Window on an energy-positive future

The Powerhouse project is installing new aluminium windows from Hydro in the world's first office building to be renovated into an energy-positive building.

June 25, 2013

"The new aluminium windows have been customized for Powerhouse Kjørbo," Thomas Aasen says about the windows currently being installed at Kjørbo, in the town of Sandvika near Oslo.

Aasen works in Building Systems, and has helped to develop the energy-efficient solutions at Kjørbo. He says that the new windows will be significantly larger than the original windows from 1980.

"To reduce the energy used for artificial lighting, we need to let in plenty of daylight. So the new windows are bigger," says Aasen.

He says Powerhouse Kjørbo will have an annual energy consumption as low as 20 kWh per square meter. This in stark contrast to around 200 kWh in a typical office building. With the help of solar panels on the roof, the building will produce more energy than it uses.

Tight windows

Powerhouse has already tested the air leakage, also called air tightness, of the fully installed windows in one of the rooms in the office building. The results are reassuring. The room with the new windows had a leakage rate of only 0.3 air changes per hour. For comparison, the requirement for a "passive" or low-energy building is 0.6.

"Most air – and therefore energy – is normally lost where the window meets the façade. In fact, the test was carried out in a corner office where the windows form a continuous element around the corner. This makes these results even more positive," Aasen says.

The original windows at Kjørbo had dark tinted glass that allowed less sun into the offices. The remodeled energy-positive building uses clear glass instead in order to maximize daylight. On very sunny days, the office workers can use external sun shades.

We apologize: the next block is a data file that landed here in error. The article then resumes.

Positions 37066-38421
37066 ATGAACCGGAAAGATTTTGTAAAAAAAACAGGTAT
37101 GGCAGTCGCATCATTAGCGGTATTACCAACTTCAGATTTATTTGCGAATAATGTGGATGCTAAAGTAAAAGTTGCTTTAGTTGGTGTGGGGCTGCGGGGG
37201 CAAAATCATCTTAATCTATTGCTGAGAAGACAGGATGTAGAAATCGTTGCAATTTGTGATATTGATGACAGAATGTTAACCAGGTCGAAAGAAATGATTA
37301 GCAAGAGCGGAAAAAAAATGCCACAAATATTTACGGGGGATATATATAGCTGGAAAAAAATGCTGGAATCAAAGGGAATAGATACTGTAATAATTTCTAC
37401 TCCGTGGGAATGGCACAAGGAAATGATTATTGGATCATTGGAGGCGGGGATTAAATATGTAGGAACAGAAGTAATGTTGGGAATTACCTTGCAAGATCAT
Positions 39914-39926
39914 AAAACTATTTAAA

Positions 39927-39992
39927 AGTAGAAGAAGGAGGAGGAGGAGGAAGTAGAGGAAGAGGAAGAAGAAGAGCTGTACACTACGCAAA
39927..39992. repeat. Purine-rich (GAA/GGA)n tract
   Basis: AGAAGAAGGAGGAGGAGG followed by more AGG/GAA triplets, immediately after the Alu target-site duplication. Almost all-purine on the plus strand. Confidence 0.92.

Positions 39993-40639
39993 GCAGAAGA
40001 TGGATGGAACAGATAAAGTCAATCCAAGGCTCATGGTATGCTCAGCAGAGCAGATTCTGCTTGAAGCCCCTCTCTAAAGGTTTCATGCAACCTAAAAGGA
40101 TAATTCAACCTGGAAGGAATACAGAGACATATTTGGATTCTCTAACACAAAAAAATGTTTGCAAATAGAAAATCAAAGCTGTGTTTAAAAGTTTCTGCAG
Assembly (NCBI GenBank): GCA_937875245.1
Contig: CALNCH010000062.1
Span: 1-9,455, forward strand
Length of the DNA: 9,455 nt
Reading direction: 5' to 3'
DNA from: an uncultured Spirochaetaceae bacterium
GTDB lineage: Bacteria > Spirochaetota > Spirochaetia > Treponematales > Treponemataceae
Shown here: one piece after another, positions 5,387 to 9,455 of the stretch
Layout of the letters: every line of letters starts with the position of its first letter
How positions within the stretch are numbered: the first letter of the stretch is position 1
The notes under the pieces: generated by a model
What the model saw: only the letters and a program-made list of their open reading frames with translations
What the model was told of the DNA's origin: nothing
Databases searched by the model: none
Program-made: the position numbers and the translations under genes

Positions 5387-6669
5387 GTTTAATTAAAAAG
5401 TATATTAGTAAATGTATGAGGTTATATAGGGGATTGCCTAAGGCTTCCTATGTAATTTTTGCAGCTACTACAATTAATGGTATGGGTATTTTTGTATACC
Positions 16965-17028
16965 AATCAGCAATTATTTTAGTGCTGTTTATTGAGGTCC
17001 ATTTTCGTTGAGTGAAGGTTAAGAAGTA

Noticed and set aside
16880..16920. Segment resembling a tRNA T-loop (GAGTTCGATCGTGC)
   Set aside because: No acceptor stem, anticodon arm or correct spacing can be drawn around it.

The new windows have two sections and the lower one can be opened for comfort ventilation.

"We are committed to creating user-friendly solutions. This means of course being able to open the windows to get fresh air, even if permanently closed windows insulate better," Aasen says.

The ability to open windows increases comfort, and fulfills a specific requirement for BREEAM certification, a widely recognized measure of a building's environmental performance.

Aasen adds that Powerhouse is committed to finding the solutions that are best for the building as a whole, not just solutions that are good individually.

Reuse and Recycle

Reuse of materials is a key principle for Powerhouse. Most of the original construction will therefore be left standing. Some materials are also used in new ways. For example, dado glass from under the windows in the original façade will be reused for interior partitions in the new super building.

The aluminium frames of the new windows will also be recycled in the future when the new modern building at Kjørbo is outdated and ready for demolition.

"Aluminium can be recycled over and over again using only five percent of the energy needed when the metal was produced for the first time. So it is good that 95 percent of all aluminium in the building will be recycled," said Aasen.

Complete in February 2014

The energy-positive office building at Kjørbo will be completed in time for Asplan Viak to move in at the beginning of February 2014.


Updated: September 9, 2016